Ritual is a highly complex set of symbols that expresses—both on conscious and less-than-conscious levels our relationship with the Divine, with society, with specific others, and with ourselves. Anthropologists can tell much about societies from their rituals and much about individuals, not only by their private rituals but also by how they relate to the communal rituals to the various societies to which they belong.
While we are going to be looking at religious rituals in particular in this posting, ritual goes far beyond the religious. We stand for the national anthem. We sing “Take Me Out To The Ballgame” during the seventh-inning stretch. We eat roast turkey for Thanksgiving. Brides wear white for their first wedding. We blow out candles on a cake and sing happy-birthday to mark another year of age. When individuals deviate from these rituals, or elaborate on them, or ignore them completely, it tells us some things about them.
Families have rituals too. Italian families often have pasta as the first course of Sunday dinner; Portuguese have a fish plate to begin the meal. Some families go out to breakfast after Sunday Mass, others cook a big breakfast at home. Some families have a particular grace they say before a meal. Some parents say night prayers with their children before they go to bed. Some families keep an Infant of Prague or a statue of the Blessed Mother in a prominent place in their home. Most families put up a tree at Christmas and have traditional ornaments that are particular to their family. All these things reflect certain values and ideas, theologies even, about the various families.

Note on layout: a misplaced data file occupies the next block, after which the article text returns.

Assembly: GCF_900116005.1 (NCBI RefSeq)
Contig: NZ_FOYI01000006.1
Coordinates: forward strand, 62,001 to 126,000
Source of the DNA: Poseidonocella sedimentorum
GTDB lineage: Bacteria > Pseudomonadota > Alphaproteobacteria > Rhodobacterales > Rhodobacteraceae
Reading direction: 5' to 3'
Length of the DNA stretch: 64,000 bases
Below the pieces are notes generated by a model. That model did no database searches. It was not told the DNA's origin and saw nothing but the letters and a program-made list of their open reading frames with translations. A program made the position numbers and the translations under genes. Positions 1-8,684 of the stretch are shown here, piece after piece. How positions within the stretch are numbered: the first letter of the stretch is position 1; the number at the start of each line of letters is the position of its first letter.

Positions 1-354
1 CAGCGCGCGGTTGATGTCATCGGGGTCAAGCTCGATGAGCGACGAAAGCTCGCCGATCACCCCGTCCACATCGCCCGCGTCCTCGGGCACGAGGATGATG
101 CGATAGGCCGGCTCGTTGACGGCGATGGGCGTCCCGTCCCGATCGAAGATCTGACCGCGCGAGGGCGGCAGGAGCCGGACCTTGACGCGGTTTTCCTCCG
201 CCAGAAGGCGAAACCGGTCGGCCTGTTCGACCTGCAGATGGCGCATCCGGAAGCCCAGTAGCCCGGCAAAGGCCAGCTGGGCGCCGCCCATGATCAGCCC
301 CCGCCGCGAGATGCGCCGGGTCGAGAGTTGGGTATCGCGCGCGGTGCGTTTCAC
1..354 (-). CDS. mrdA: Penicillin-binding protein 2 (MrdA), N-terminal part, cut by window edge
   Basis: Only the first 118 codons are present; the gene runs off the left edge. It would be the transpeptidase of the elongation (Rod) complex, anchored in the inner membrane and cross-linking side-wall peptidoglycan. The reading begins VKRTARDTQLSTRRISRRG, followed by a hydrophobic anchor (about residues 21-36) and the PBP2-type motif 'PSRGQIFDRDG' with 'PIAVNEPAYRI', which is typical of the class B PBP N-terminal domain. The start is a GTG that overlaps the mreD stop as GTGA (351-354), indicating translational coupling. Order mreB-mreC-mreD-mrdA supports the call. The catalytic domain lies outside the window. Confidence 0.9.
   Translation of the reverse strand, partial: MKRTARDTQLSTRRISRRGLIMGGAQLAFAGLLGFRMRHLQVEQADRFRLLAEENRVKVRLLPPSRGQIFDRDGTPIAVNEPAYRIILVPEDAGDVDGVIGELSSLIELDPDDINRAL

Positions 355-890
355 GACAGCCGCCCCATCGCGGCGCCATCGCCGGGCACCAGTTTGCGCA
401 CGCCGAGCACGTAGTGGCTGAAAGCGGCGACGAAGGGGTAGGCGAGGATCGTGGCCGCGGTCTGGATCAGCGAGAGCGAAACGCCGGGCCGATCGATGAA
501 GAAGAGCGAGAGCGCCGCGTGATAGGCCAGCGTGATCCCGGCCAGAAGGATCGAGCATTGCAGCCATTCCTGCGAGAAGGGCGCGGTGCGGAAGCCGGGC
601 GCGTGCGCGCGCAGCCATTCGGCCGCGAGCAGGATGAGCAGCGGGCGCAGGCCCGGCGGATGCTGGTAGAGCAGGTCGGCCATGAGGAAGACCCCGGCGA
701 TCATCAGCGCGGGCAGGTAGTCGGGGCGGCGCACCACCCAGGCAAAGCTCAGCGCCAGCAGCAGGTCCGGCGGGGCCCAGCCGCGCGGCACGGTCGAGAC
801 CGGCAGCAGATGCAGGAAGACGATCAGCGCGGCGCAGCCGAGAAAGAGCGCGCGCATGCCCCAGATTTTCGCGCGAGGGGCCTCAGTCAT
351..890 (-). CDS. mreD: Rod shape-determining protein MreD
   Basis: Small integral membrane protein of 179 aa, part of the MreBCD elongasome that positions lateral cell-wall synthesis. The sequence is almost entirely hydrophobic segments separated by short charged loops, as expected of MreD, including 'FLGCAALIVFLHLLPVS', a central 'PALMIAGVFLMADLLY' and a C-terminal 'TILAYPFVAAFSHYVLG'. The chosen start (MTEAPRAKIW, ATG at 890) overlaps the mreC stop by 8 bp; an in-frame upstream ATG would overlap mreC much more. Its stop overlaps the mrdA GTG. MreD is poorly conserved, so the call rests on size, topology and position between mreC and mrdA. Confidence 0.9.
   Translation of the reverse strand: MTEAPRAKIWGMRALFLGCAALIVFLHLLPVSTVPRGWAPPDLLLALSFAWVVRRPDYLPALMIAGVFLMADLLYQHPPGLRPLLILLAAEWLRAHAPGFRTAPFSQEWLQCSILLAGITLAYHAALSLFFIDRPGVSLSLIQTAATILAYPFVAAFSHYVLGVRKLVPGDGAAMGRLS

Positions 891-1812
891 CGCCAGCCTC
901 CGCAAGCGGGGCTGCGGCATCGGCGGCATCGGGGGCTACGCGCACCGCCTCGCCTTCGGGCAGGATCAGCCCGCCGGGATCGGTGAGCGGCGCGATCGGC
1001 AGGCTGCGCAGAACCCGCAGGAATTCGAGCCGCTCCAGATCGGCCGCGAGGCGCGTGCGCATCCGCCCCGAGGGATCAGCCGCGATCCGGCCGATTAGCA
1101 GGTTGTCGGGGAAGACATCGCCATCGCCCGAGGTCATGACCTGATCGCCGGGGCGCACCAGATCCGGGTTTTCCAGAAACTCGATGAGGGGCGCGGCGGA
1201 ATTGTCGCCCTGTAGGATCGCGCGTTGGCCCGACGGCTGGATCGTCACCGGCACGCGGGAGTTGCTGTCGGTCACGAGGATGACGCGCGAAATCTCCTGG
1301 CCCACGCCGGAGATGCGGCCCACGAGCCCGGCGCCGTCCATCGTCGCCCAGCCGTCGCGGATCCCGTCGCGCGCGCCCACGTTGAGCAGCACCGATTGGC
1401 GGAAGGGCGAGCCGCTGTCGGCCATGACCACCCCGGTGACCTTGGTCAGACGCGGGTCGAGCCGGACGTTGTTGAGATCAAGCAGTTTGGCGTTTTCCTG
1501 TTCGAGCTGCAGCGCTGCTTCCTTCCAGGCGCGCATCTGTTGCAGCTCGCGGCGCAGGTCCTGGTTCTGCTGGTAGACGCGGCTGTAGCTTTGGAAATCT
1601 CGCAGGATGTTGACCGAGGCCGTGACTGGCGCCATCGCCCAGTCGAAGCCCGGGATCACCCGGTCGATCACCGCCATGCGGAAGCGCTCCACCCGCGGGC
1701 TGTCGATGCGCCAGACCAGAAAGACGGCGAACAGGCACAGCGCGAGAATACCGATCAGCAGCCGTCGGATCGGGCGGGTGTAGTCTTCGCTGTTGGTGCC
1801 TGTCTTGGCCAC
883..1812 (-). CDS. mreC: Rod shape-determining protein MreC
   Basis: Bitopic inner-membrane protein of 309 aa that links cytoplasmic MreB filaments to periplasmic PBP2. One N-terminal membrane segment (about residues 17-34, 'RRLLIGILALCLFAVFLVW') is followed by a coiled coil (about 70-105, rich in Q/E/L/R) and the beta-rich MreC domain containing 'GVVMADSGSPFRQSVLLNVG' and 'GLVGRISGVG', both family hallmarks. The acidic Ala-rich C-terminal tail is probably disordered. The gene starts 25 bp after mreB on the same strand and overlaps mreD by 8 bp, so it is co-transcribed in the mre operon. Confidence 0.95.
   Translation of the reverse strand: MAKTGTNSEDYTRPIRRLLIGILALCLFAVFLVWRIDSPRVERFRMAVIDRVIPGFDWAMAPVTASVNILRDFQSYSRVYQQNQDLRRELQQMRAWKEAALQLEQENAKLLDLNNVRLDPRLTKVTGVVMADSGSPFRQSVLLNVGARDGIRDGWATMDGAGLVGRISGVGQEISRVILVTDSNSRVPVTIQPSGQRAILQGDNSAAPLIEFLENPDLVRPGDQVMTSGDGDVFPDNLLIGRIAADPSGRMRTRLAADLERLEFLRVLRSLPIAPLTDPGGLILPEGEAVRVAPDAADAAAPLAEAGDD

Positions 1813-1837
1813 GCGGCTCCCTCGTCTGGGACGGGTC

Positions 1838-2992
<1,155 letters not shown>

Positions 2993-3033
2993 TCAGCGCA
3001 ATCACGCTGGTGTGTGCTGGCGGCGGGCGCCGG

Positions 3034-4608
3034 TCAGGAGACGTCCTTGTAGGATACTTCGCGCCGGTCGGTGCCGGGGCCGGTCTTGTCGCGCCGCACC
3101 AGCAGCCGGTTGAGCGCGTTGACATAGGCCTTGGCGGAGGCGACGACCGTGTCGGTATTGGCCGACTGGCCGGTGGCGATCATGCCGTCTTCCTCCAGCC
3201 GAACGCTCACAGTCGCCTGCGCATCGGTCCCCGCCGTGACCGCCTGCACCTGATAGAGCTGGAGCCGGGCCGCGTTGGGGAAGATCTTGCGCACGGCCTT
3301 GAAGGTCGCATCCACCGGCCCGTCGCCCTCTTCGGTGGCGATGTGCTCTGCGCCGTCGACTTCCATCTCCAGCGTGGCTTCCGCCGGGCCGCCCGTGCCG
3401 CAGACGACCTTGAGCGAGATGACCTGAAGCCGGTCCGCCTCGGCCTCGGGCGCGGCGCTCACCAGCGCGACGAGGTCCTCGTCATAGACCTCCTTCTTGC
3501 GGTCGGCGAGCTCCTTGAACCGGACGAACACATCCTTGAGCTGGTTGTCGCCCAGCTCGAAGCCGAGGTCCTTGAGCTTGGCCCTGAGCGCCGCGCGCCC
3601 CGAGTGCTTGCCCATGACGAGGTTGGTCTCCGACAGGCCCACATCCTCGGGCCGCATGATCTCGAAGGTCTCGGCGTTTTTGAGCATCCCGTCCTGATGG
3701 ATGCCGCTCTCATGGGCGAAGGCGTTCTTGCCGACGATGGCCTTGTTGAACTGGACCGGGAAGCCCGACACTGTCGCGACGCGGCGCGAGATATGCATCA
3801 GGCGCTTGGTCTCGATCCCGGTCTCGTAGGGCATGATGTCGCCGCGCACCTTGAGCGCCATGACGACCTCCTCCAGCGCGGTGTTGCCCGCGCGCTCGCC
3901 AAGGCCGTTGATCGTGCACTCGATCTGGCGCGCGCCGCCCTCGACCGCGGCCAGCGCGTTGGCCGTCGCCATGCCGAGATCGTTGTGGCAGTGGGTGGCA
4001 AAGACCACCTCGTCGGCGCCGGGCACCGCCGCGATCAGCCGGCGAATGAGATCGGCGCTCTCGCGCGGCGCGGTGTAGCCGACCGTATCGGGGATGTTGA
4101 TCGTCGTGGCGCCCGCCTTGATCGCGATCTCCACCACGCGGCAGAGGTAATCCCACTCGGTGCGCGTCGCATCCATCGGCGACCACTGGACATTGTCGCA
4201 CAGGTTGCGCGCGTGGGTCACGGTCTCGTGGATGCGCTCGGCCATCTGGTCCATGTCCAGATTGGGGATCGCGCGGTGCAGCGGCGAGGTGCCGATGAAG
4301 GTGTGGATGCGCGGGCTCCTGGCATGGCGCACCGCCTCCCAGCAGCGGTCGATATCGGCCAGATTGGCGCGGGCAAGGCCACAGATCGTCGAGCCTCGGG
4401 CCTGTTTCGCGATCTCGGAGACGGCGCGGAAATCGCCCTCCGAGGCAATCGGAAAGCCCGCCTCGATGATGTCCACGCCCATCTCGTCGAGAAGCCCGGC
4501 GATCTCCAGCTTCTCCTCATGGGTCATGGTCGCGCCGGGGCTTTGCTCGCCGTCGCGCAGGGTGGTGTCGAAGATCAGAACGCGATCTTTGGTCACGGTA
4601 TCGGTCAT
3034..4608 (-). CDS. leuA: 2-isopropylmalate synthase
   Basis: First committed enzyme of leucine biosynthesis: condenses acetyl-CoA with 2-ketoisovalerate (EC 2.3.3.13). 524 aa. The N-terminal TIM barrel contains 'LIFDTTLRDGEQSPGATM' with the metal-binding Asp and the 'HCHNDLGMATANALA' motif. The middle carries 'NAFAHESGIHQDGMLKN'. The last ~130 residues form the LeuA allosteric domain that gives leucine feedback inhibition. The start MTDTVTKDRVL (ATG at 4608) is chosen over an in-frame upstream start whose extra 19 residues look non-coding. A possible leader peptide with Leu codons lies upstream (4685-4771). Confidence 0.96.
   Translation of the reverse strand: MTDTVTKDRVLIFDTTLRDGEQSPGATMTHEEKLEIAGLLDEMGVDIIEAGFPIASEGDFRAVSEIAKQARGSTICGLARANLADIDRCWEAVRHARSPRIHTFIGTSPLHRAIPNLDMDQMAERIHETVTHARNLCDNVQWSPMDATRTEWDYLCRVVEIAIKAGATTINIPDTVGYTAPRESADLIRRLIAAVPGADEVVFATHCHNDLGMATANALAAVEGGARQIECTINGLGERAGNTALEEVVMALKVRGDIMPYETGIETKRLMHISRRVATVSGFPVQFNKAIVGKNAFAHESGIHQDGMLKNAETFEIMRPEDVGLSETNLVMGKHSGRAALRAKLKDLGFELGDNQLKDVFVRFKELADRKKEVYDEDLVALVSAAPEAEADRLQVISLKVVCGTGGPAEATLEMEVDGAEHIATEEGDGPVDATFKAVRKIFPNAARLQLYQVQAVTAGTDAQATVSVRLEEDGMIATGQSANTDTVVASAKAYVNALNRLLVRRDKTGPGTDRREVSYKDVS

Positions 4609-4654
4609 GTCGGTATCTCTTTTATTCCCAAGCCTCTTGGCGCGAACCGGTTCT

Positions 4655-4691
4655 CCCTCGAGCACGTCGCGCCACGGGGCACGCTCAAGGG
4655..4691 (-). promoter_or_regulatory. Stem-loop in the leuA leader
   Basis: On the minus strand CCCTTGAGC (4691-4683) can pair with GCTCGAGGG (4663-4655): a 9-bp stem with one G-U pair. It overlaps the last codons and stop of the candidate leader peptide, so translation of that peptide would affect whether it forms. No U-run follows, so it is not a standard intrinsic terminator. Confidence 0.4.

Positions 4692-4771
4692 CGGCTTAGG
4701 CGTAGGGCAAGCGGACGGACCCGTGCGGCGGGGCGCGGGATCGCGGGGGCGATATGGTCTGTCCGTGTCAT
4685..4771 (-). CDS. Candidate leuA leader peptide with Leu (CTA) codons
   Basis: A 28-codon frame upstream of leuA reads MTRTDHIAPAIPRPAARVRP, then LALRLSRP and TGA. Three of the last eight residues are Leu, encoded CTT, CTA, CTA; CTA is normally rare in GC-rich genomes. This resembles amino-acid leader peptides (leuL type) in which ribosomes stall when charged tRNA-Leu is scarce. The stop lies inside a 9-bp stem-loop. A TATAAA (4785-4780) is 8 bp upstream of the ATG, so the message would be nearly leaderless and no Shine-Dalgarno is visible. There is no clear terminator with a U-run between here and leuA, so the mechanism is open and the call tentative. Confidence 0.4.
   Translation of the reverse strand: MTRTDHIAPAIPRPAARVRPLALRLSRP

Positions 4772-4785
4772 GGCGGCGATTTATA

And individuals have rituals. There are certain prayers they say in the morning or at night. They may pray the rosary or begin a car trip with a specific prayer. They may telephone a parent or a sibling at a specific time each week. They may choose a certain flower for their garden or put a religious statue somewhere in their garden. There might be a certain song they listen to when lonely or when wanting to remember a loved one. They may visit a cemetery or go back to a specific place that holds a special memory.